And I can completely see why A&M felt that it wasn’t a fit in the Big 12.

Potter Stewart memorably defined obscenity by saying, “I know it when I see it,” and I feel the same way about my abillity to judge whether a school fits in the SEC.

I just know it when I see it.

There’s an ineffable and nearly indescribable beauty to SEC football Saturday’s.

Those of us who go to the games as fans know what I’m talking about, a catch in the throat as you enter the stadium and look out over the sun-dappled field, a sense of karmic connection with all the games that have gone before or since, the way the football hangs in the air on a Southern fall day and time seems to stand still.

When you feel the hairs stand up on the back of your arm at kickoff, that’s an SEC cultural fit. When you see three or four generations of a fan base walking together in the direction of a stadium and when grandpas are lifting up grandsons to see plays better and you know that in fifty years that grandson will be doing the same thing with his own grandson, that’s an SEC cultural fit.

You either have it or you don’t.

And the Aggies have it.

Even though A&M just joined the SEC this year, the Aggies have been an SEC school for a very long time. 


10. Many A&M alums are focused on ensuring the football team is up to SEC snuff.

Others are focused on more pertinent issues.

Kelsey, an A&M alum who is hosting us at his tailgate, spent last night at the local strip club, the Silk Stocking. Called “The Dirty Sock,” by A&M grads the local strip club is embroiled in controversy right now. Once located in a trailer with a quarter jukebox, the club has grown in popularity in recent years, adding a VIP room and even bringing in ringers for big game weekends like LSU. Accused of prostitution recently, the strip club owner responded, “As long as you have one foot on the ground it’s not prostitution.”

Which, as life lessons goes, is a strong one.

Now Kelsey shakes his head morosely as he watches the coeds walking by on their way into the stadium:

“Our girls got to get better,” he says. “Around 2000 the talent level got better, but it’s not there yet.”

He stares off into the Kyle Field distance, sighs, “We just need better talent,” he says.

Kelsey is 34.  

11. My friend Tardio, who accompanied me on many of my SEC trips in 2006, surveys the scene as we walk through the Memorial Student Center.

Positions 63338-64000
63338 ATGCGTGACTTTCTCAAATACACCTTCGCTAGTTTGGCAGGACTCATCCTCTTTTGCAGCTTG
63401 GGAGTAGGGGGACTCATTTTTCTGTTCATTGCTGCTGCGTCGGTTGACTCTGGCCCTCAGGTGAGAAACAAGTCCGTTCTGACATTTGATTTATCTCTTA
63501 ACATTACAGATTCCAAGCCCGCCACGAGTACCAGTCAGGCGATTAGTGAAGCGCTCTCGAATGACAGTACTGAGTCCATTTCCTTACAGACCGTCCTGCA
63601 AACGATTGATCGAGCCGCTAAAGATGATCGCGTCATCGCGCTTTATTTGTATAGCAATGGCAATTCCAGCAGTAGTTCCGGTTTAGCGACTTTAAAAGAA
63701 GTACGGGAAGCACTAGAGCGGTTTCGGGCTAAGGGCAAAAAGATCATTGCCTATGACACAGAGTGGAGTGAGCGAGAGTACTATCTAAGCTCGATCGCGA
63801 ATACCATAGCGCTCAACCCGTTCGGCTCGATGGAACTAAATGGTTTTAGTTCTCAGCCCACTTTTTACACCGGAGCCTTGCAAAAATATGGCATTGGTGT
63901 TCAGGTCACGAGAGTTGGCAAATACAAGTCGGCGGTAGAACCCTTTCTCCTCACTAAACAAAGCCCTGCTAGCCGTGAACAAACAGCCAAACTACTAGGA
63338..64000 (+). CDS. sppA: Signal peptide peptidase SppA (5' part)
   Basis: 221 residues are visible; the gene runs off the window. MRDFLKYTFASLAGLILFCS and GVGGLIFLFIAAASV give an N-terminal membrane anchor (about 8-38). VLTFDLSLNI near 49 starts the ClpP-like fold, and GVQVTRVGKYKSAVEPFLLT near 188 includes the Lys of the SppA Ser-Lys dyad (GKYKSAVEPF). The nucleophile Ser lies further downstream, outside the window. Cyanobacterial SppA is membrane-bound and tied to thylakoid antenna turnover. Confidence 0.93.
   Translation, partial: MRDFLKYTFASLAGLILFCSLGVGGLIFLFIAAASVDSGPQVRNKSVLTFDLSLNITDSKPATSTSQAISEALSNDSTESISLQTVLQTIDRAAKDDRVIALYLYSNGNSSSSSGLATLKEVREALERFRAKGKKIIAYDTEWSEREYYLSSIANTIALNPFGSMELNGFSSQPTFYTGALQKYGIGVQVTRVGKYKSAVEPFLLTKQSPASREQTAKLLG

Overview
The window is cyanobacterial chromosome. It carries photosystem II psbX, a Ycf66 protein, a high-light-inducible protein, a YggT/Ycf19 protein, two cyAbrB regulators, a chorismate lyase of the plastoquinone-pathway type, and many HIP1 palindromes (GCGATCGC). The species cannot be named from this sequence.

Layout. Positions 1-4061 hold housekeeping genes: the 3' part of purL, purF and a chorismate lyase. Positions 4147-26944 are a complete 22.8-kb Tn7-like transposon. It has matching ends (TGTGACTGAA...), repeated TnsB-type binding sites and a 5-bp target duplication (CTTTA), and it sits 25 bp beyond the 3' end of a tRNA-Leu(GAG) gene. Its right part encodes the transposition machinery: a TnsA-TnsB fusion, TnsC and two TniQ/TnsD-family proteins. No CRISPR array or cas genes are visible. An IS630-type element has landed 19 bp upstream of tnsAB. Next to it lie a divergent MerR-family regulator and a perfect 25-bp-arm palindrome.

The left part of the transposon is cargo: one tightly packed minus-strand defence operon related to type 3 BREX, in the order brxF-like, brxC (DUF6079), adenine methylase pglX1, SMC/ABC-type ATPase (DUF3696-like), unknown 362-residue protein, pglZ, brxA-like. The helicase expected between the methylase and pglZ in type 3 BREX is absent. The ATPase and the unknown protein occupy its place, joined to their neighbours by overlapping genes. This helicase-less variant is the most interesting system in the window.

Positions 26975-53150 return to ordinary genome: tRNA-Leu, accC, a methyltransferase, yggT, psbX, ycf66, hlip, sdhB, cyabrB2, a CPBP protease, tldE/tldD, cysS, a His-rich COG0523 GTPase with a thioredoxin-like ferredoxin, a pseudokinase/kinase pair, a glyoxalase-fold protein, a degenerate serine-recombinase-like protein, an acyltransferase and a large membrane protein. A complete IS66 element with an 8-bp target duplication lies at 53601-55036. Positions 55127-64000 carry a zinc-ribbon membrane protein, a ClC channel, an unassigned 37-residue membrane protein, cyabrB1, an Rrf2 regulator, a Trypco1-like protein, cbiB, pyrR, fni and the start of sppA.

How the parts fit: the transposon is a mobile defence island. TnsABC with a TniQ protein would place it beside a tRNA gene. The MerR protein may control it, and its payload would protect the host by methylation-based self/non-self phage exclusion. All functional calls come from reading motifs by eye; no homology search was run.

The grass around MSC, as its known to A&M fans, honors the war dead who have attended A&M. 

So you’re not supposed to walk on the grass and you have to immediately remove your hat once entering the building.  

“This not walking on the grass stuff,” Tardio says, removing his hat, “is going to piss the hell out of Alabama fans.”

Inside the packed MSC bookstore, I count nine different shirts that wed A&M to the SEC.

Outside the stadium it seems like every Aggie has bought into the power marriage between the SEC and Texas, between A&M and its football future.

Hell, the very gates to the stadium themselves are stamped with the SEC brand.

12. As part of Dixieland Delight, I purchased tickets before gameday as a fan.

Walking around the stadium before the game, I notice something.

There are no tickets for sale.

I mean, none.

At most SEC venues tickets are plentiful. For today’s game against LSU there is no one selling tickets.

I only need a single ticket, but I haven’t found one yet. And I want to make sure I’m inside the stadium for the kickoff against LSU.

What will I have to pay to get inside?

Can I even find a ticket?

13. The scene around Kyle Field before kickoff is pure bedlam.

A&M even has their own gameday show from outside the stadium which I appeared on about 45 minutes before kickoff.


I’ll leave you with this video analysis of the A&M gameday experience, part two will be up tomorrow.

Until then, know this SEC fans, you need to visit Aggieland. And you’ll love your trip there. 

Written by Clay Travis

Clay Travis is the founder of the fastest growing national multimedia platform, OutKick, that produces and distributes engaging content across sports and pop culture to millions of fans across the country. OutKick was created by Travis in 2011 and sold to the Fox Corporation in 2021.

One of the most electrifying and outspoken personalities in the industry, Travis hosts OutKick The Show where he provides his unfiltered opinion on the most compelling headlines throughout sports, culture, and politics. He also makes regular appearances on FOX News Media as a contributor providing analysis on a variety of subjects ranging from sports news to the cultural landscape. Throughout the college football season, Travis is on Big Noon Kickoff for Fox Sports breaking down the game and the latest storylines.

Additionally, Travis serves as a co-host of The Clay Travis and Buck Sexton Show, a three-hour conservative radio talk program syndicated across Premiere Networks radio stations nationwide.

Previously, he launched OutKick The Coverage on Fox Sports Radio that included interviews and listener interactions and was on Fox Sports Bet for four years. Additionally, Travis started an iHeartRadio Original Podcast called Wins & Losses that featured in-depth conversations with the biggest names in sports.

Travis is a graduate of George Washington University as well as Vanderbilt Law School. Based in Nashville, he is the author of Dixieland Delight, On Rocky Top, and Republicans Buy Sneakers Too.